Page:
I have been a kitchen and bath designer for 26 years and I just purchased my first low-flow toilet.
I have been specifying low-flow toilets since it became the law in 1994, but I never owned one, so I was not aware of the “idiosyncrasies” of actually experiencing one over the long haul. What I learned really changed my perception of toilets.
Before I go any further, I must add a disclaimer: “What you are about to hear may be disturbing for some.” I am sorry about this — but some things need to be discussed openly and with minimal giggling. So here it goes….
I am talking about “skid marks” in the toilet bowl. Low flow toilets flush just fine for liquid waste, but I’ve have a few experiences with solid waste flushing. The toilet that I own is the Kelston model from Kohler, with a 1.28 gallon flush, and a “Class 5” flush system that retails for $299. Plus, it’s not a bad looking toilet. What I learned is that when going #2, it leaves “skid marks.” The reason for this problem is environmental — these toilets use less water; great
for the environment, not so great
I contacted Paulette at Keller Supply in Beaverton, OR, and was told that today, many toilet manufacturers offer their toilets with flushing options. You need to be aware that the different flushing systems can and will raise the price of your toilet, but will get rid of or minimize the “skid marks.” Essentially, the more expensive the flushing system, the less chance you’ll see “skid marks” left in your toilet. I tell you this so that you know to ask the questions to get the right toilet and flushing system for your family.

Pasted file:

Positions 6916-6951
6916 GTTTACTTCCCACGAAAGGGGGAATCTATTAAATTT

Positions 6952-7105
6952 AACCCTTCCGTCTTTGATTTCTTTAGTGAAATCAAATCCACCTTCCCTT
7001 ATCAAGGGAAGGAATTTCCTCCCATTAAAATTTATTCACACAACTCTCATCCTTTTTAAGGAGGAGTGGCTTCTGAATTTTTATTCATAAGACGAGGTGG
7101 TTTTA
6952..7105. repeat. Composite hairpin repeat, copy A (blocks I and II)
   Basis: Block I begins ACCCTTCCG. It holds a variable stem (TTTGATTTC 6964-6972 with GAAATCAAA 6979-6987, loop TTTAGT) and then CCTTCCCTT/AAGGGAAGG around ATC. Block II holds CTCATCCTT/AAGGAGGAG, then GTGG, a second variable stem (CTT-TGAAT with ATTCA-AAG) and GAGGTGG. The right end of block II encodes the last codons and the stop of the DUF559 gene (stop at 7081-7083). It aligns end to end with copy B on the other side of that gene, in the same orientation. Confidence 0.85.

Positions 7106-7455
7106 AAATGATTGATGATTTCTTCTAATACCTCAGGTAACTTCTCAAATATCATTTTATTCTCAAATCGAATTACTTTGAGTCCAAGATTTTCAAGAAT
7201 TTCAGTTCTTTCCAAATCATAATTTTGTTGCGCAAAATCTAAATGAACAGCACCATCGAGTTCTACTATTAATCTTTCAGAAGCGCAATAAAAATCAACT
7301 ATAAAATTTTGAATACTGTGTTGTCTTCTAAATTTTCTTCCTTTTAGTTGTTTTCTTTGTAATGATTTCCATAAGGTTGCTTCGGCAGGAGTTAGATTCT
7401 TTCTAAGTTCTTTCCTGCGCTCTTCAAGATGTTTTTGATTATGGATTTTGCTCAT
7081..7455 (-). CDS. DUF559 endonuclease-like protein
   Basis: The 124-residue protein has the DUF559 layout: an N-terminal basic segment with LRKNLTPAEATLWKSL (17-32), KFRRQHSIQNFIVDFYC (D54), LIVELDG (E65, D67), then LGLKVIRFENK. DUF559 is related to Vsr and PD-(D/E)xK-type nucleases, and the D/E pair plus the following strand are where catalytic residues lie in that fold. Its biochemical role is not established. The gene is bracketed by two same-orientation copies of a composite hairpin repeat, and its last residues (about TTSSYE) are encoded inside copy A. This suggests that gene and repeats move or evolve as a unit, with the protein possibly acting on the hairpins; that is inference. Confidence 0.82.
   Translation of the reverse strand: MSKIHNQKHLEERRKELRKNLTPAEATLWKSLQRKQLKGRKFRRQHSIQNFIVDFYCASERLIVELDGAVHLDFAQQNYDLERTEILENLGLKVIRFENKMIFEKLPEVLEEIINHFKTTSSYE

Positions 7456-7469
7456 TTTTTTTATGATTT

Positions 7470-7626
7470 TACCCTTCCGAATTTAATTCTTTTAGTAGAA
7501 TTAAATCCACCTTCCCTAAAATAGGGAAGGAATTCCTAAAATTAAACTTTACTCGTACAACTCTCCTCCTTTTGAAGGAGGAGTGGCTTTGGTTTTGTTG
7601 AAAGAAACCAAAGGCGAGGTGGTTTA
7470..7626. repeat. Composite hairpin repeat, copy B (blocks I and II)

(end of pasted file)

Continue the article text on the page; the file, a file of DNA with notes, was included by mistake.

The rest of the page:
On the other hand, if you go with the lower priced flushing system, you can always purchase a toilet bowl brush — they now come in many finishes and styles. Oh yeah, and teach your family how to use it.
Gravity Toilet: The gravity toilet is the most common kind of toilet, relying on gravity to remove waste.
Pressure-Assisted Toilet: A pressure-assisted toilet is a better option for homeowners who need a more powerful flush.
Vacuum-Assisted Toilet: Flushing this toilet activates a vacuum chamber in the tank.
Dual-Flush Toilet: The dual-flush toilet gives the homeowner two flushing options.
Robin Fisher is a Certified Master of Kitchen and Bath Design (CMKBD) with the Neil Kelly Company. Fisher has been designing award-winning kitchens for more than 24 years. Fisher may be reached at: 503-335-9286 or firstname.lastname@example.org.